Tajikistan Multi-Hazard risk assessment update:
Disaster experts from the Asian Institute of Technology and the University of Twente (UT), the Netherlands, conducted a two week workshop to share the methodology and risk profile generation with local authorities in Dushanbe, Tajikistan from April 29 – May 9, 2019.
The objective of the workshop was to ensure the sustainability of the project outcomes by transferring knowledge to local authorities so that they can replicate the same methodology as necessary in future disaster scenarios. Key themes during the first week of the workshop included obtaining spatial data for risk assessment, hazard analysis, and risk assessment.
Workshop locations in Dushanbe, Tajikistan included the UNDP Office and the Atlas Hotel. Nearly 30 planning professionals took part in the workshop from Tajikistan government bodies and non-government organizations including the Center for Research of Glaciers, Institute of Geology, Earthquake Engineering and Seismology (IGEES), Department of Geology, Agency on Hydrometeorology, Design and Research Institute FAZO, Environmental Protection Committee, Aga Khan Agency for Habitat, and the Committee of Emergency Situation and Civil Defense.
Participants were then grouped according to their respective institutionson the second week to create risk profiles for each hazard along with guidance from AIT and ITC experts. Several software, models and indices like PCRaster, OpenLISEM and SPI modelling were used in the process of hazard profile generation along with open source GIS software platforms.
Elements at risk mapping and proper categorization of settlements plays a main role in the risk assessment result. Therefore, to familiarize with the existing local conditions of different types of settlements in Tajikistan, a field trip was organized on May 4 – 5, 2019 from Dushanbe to Khujand covering the entire Soughd region. The total journey was about 700km through several major and minor human settlements. Settlements visited included Dushanbe (highest population), Khujand (second highest population), Istravashan (third highest population), Buragen, Shakhristan, Pashchi, Dashtikhon, Kurkat, and Daliyoni Poyon.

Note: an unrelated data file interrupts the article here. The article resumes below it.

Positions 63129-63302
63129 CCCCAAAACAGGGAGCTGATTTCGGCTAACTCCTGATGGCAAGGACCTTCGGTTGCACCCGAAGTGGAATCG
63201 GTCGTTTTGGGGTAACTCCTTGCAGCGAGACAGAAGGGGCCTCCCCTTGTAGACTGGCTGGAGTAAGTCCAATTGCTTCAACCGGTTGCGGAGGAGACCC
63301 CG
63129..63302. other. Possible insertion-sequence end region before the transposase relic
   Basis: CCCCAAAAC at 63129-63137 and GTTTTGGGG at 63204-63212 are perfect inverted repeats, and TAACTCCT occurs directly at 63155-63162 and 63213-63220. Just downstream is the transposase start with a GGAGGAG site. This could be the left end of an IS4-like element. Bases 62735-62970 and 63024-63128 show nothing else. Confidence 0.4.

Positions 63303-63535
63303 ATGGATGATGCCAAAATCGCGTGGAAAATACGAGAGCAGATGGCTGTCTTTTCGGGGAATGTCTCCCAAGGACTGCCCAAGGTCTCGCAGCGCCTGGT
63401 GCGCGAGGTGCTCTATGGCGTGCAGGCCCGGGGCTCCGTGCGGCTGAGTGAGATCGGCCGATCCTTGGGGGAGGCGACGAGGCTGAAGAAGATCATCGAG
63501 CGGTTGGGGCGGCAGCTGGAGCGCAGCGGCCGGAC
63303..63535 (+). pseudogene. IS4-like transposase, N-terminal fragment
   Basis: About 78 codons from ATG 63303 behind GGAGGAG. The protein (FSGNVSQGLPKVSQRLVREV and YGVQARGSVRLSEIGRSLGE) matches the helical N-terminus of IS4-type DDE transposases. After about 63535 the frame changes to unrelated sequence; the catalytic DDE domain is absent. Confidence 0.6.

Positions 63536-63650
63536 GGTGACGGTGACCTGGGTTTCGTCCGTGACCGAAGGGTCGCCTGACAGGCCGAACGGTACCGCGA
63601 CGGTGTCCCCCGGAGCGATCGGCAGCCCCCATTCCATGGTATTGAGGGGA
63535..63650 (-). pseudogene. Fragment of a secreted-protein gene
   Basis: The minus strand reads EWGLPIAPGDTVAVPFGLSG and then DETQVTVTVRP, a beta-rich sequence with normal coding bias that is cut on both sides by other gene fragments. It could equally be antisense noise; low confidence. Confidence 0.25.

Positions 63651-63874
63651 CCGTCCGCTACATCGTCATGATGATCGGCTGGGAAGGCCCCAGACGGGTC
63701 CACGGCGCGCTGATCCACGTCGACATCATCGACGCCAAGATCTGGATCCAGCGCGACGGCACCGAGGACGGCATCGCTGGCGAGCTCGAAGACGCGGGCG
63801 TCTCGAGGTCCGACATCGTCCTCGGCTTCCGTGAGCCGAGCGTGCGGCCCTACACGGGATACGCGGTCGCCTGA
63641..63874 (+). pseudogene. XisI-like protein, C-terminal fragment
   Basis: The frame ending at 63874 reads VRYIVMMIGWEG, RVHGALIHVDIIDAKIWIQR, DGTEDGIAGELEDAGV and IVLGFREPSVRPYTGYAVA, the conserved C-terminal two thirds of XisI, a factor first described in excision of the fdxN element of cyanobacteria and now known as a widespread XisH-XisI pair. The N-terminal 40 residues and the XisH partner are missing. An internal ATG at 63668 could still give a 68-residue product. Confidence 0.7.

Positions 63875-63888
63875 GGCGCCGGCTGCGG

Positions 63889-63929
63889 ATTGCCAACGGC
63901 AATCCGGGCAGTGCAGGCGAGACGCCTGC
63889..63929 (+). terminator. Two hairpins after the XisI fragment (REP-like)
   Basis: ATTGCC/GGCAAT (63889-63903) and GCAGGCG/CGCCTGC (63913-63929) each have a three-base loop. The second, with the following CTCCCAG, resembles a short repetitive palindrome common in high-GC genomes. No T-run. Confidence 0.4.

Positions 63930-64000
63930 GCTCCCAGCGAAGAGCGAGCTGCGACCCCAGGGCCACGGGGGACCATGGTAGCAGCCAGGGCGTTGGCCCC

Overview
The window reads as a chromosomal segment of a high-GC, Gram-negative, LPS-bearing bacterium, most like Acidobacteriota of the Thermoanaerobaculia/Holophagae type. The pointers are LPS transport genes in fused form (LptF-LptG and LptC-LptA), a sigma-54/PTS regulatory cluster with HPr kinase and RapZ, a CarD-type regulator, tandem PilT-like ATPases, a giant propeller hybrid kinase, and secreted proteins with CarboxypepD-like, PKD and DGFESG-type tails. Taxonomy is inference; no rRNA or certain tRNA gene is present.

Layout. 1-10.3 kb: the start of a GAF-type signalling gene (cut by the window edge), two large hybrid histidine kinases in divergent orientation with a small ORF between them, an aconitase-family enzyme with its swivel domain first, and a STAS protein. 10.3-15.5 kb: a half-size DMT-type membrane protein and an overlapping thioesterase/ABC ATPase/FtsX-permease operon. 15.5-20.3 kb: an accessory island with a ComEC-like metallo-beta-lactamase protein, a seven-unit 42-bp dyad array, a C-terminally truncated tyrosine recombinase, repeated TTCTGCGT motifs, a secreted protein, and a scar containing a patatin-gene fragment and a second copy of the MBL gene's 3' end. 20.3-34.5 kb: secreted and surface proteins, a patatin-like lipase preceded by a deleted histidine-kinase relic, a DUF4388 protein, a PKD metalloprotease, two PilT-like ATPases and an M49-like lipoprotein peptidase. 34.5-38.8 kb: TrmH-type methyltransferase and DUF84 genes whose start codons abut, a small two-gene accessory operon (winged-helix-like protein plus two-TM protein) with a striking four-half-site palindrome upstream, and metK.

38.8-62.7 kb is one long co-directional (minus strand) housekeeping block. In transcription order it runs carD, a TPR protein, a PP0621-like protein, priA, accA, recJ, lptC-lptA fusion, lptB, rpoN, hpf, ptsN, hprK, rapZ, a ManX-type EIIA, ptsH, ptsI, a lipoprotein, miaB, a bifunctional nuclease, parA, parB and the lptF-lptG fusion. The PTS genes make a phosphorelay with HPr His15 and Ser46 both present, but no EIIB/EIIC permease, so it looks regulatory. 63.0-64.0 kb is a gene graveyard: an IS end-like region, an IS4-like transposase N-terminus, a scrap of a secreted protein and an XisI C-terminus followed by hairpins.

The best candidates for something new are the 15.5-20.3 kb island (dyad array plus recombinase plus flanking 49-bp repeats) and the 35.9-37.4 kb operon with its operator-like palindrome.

Villager interviews at settlements provided an opportunity to gain greater insight into local knowledge regarding disaster history, main livelihood, number of families living and the variety of housing material types present. Furethermore, the journey was recorded using Ricoh Theta 360 degree cam to populate more attributes of elements at risk within OpenStreetMap. The data is available to view on the Mapillary online platform: (https://www.mapillary.com/app/?lat=20&lng=0&z=1.5)
The workshop is part of a United Nations Development Program (UNDP) project to increase disaster preparedness in Tajikistan. The goal of the project is “to assess the vulnerability of communities and infrastructure to natural hazards, determine their degree of exposure to future hazardous events and develop risk reduction recommendations (profiles) to be integrated into development planning processes in all districts across Tajikistan”.